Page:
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15 MIT students awarded DOE-funded Science Graduate Fellowships

Among 150 students nationwide awarded fellowships in program's first year

Fifteen MIT students have been awarded Science Graduate Fellowships by the Department of Energy’s Office of Science. The fellowship is part of a new initiative to encourage outstanding students to choose careers in science and to support basic research by young scientists in a variety of fields including biology, chemistry, physics, computational science, engineering, environmental sciences and mathematics.

This is the first year of the Department of Energy’s Science Graduate Fellowship Program, which will support 150 students nationwide.

“The exceptionally talented students selected as graduate fellows are part of our nation's next generation of scientific and technical leaders,” said DOE Secretary Steven Chu. “This investment in the training of scientists and engineers is part of the Administration's continued effort to ensure that America has the scientific and engineering workforce we need to secure our energy future and our continued economic competitiveness.”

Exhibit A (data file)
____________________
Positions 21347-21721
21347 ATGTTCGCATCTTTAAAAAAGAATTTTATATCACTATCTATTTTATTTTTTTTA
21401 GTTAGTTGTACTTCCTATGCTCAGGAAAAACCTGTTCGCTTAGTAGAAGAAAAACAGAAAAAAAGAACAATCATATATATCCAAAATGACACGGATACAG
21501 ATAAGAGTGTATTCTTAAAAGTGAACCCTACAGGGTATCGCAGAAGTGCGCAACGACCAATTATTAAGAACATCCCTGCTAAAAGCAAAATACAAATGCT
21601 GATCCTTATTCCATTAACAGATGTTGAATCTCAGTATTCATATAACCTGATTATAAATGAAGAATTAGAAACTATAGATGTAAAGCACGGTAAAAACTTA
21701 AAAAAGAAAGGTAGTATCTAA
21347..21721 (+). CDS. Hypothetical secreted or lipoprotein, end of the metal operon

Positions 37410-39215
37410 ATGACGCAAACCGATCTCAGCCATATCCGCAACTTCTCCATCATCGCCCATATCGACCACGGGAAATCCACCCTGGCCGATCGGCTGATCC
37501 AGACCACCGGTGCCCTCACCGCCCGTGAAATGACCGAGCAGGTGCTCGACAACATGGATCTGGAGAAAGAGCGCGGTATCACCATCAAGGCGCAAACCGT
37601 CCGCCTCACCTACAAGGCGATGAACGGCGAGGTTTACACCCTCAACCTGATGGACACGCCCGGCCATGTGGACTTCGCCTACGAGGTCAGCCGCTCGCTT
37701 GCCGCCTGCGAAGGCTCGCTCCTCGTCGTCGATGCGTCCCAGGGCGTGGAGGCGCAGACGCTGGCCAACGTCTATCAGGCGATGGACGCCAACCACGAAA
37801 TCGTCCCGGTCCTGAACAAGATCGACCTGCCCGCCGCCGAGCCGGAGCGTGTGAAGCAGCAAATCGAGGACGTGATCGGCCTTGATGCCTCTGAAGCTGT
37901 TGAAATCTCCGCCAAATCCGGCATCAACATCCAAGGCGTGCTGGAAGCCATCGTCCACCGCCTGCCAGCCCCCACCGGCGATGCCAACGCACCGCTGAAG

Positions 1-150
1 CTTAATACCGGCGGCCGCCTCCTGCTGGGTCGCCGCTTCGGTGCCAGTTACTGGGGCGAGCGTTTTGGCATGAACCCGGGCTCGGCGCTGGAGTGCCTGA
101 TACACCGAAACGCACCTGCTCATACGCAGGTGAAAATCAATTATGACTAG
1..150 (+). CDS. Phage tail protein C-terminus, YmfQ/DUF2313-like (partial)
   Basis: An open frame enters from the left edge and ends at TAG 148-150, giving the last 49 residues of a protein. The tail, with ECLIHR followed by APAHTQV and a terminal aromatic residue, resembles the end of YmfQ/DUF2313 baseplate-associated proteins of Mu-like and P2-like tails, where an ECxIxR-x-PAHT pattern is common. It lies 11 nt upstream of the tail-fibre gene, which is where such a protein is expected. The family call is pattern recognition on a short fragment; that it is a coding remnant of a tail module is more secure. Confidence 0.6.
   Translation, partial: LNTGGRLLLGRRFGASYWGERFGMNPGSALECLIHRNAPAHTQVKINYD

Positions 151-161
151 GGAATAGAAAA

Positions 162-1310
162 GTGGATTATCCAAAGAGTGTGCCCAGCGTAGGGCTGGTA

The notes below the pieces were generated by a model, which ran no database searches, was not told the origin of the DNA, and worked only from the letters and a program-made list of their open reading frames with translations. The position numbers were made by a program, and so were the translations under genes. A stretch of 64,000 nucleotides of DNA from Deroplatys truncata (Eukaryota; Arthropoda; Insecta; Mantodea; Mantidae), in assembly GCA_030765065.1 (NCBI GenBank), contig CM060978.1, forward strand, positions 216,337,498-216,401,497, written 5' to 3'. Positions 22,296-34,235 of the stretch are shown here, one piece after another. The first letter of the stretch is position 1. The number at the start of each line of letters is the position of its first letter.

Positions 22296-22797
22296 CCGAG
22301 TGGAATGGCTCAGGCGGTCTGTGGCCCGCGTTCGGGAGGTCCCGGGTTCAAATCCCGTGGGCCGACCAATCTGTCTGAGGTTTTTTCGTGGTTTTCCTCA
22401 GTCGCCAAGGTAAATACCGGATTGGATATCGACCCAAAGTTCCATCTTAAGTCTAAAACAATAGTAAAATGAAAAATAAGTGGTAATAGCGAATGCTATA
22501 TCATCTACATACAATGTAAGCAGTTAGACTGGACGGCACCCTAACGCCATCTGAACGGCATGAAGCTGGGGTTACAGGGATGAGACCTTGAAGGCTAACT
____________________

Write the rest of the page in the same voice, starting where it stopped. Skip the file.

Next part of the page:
Each fellow will be provided $50,500 per year for up to three years to support tuition, living expenses, research materials and travel to research conferences or to Department of Energy scientific user facilities.

The recipents from MIT are:
  • Daniel Chavas, earth, atmospheric, and planetary science
  • Mark Chilenski, nuclear science and engineering
  • Alison Criscitiello, earth, atmospheric, and planetary science
  • Christian Haakonsen, nuclear science and engineering
  • John Hanson, nuclear science and engineering
  • Andrew Hilmer, chemical engineering
  • Andrew Horning, chemistry
  • Rachel Howden, chemical engineering
  • Peter Kang, civil and environmental engineering
  • Elizabeth Kowalski, electrical engineering and computer science
  • Karan Mehta, electrical engineering
  • Eric Oelker, physics
  • Matthew Parno, computation for design and optimization
  • Ishan Patel, chemistry
  • Micah Sheppard, chemical engineering

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